I've been thinking about how to commemorate the 40th anniversary of Earth Day tomorrow. After considering a dozen topics I concluded that I could do no better than to direct your attention to a recent NY Times column by Paul Krugman, called Building a Green Economy. If you do nothing else to observe Earth Day, please read Krugman's article.
Addressing the arguments of scientists and skeptics, alike, Krugman's piece offers the clearest and most comprehensive explanation of the causes and effects of climate change, possible remedies, likely costs of mitigation - as well as likely costs of inaction, and rationale for action that I have read in a long time.
After citing the most current scientific evidence, Krugman writes
UNCERTAINTY MAKES THE MOST URGENT CASE FOR STRONG ACTION
"models based on [this] research indicate that if we continue adding greenhouse gases to the atmosphere as we have, we will eventually face drastic changes in the climate. Let’s be clear. We’re not talking about a few more hot days in the summer and a bit less snow in the winter; we’re talking about massively disruptive events, like the transformation of the Southwestern United States into a permanent dust bowl over the next few decades.
Despite the high credibility of climate modelers, he concedes that there is still tremendous uncertainty in their long-term forecasts, which leads to his most original conclusion - that it is this very uncertainty that makes the most urgent case for strong action.
"You might think that this uncertainty weakens the case for action," he continues,but it actually strengthens it." Even if utter catastrophe is not the most likely outcome, the fact that there is a significant chance of catastrophe, which the science supports, acting on that chance — rather than what is most likely to happen — should dominate cost-benefit calculations.
Quoting Harvard professor, Martin Weitzman, Krugman emphasizes that it is
". . . this risk of catastrophe, rather than the details of cost-benefit calculations, [that] makes the most powerful case for strong climate policy. Current projections of global warming in the absence of action are just too close to the kinds of numbers associated with doomsday scenarios. It would be irresponsible — it’s tempting to say criminally irresponsible — not to step back from what could all too easily turn out to be the edge of a cliff.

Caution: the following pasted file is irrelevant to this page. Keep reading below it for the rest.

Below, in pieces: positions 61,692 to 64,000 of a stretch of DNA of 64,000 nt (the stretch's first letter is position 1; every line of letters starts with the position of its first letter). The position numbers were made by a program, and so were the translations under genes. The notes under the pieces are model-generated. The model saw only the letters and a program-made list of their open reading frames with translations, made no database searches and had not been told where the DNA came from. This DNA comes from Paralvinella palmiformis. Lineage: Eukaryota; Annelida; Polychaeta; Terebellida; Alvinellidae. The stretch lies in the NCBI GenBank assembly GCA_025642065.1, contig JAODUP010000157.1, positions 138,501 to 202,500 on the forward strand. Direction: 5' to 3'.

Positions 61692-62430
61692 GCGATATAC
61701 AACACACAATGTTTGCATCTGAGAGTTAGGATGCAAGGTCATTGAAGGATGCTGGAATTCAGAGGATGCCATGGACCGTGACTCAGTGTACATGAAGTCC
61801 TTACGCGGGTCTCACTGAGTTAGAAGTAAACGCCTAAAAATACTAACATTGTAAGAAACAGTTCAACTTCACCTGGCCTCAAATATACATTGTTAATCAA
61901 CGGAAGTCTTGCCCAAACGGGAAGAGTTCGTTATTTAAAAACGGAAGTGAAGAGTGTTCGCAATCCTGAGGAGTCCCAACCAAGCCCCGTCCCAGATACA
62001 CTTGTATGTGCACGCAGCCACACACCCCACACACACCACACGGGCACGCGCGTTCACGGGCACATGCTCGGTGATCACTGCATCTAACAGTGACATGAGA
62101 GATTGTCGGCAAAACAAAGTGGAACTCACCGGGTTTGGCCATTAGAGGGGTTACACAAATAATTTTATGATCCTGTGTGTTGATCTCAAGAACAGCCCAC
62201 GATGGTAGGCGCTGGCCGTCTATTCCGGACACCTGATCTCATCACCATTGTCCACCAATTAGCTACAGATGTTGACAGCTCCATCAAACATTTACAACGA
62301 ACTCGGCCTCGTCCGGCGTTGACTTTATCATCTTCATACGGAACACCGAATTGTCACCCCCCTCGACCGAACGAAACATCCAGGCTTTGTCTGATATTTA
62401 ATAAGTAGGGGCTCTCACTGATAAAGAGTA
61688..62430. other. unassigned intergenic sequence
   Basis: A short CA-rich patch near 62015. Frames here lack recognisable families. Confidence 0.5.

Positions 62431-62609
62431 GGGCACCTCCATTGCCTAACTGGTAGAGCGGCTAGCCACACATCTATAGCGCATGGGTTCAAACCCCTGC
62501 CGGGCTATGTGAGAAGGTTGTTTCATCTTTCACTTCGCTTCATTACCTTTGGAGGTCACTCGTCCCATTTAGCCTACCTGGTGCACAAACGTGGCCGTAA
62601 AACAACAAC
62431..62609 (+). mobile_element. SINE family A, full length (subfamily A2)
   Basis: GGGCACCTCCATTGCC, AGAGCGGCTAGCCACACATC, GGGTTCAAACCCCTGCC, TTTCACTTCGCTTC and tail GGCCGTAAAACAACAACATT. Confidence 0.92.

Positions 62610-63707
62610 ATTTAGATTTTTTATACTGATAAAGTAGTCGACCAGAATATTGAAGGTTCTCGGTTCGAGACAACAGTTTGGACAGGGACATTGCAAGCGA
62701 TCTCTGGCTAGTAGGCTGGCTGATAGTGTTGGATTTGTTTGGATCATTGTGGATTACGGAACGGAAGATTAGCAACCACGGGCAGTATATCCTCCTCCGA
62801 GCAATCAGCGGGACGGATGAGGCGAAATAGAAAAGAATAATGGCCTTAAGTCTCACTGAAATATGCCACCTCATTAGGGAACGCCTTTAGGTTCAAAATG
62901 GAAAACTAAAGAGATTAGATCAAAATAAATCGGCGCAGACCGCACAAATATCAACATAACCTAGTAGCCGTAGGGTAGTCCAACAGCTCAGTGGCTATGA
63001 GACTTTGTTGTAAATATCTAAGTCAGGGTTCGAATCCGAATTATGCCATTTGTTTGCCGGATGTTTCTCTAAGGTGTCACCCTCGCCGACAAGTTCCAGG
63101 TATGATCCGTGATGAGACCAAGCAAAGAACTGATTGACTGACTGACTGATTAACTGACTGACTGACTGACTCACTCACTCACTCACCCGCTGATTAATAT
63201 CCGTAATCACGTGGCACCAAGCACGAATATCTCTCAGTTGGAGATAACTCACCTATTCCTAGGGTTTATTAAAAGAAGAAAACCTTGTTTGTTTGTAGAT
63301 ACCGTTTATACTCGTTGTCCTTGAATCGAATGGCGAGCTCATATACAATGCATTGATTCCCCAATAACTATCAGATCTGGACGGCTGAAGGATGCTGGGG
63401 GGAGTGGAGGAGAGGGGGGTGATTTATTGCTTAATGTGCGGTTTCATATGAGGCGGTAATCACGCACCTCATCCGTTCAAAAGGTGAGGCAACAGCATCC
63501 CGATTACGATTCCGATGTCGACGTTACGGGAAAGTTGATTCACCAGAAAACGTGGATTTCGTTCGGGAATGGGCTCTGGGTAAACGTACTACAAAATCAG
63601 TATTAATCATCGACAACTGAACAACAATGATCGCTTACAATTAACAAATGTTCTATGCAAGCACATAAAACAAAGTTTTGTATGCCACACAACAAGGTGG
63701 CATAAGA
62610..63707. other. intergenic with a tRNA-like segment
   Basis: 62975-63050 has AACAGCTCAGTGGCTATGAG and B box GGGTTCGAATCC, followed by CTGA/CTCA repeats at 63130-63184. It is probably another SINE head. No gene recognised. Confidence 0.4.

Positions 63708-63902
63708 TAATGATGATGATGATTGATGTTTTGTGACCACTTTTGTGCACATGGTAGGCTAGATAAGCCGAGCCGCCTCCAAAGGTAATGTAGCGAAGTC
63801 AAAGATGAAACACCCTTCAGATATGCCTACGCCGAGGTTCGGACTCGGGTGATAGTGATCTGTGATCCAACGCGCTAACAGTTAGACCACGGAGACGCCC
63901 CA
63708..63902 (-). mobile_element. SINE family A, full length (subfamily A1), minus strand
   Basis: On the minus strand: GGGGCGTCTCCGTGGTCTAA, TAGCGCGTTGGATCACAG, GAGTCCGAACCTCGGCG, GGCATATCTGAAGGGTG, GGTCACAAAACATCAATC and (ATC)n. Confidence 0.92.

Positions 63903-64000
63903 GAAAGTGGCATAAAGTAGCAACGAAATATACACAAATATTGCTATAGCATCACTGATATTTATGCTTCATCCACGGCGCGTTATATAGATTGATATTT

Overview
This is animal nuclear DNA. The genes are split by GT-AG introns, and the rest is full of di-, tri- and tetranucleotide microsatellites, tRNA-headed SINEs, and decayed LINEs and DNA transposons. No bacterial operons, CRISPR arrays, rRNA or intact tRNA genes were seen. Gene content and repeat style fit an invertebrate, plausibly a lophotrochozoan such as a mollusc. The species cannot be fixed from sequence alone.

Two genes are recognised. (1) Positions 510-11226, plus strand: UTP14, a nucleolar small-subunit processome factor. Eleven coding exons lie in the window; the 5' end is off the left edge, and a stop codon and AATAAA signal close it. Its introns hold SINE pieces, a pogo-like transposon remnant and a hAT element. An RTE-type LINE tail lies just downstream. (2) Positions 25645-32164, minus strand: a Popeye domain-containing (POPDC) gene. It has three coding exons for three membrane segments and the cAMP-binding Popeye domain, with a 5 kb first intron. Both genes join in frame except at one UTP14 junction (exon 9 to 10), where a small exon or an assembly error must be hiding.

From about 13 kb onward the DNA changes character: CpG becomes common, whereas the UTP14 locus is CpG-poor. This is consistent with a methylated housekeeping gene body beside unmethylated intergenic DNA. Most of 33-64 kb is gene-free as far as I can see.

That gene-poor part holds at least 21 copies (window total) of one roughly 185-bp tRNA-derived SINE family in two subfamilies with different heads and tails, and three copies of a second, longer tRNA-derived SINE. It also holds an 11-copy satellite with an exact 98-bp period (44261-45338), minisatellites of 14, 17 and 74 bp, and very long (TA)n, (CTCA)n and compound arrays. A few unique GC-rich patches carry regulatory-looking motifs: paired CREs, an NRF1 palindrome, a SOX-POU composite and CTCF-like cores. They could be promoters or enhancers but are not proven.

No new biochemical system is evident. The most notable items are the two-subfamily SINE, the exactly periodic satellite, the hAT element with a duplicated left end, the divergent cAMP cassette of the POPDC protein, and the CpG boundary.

During a heavy snow storm this winter, I blogged about how happy such weather must make climate change skeptics, who would have us believe that the continued existence of winter disputes the evidence that the planet is warming. Krugman also notes that "a snowy winter on the East Coast of the U.S. has given climate skeptics a field day, even though globally this has been one of the warmest winters on record."
But one heavy snowstorm isn't going to make this issue go away. There is a good chance, Krugman says, that record temperatures around the world this year will deprive climate skeptics of one of their main talking points, and that, "given the twists and turns of American politics in recent years — since 2005 the conventional wisdom has gone from permanent Republican domination to permanent Democratic domination to God knows what — there has to be a real chance that political support for action on climate change will revive.
"We know how to limit greenhouse-gas emissions," he concludes. "We have a good sense of the costs — and they’re manageable. All we need now is the political will."
Earth Day is a good time to muster that political will.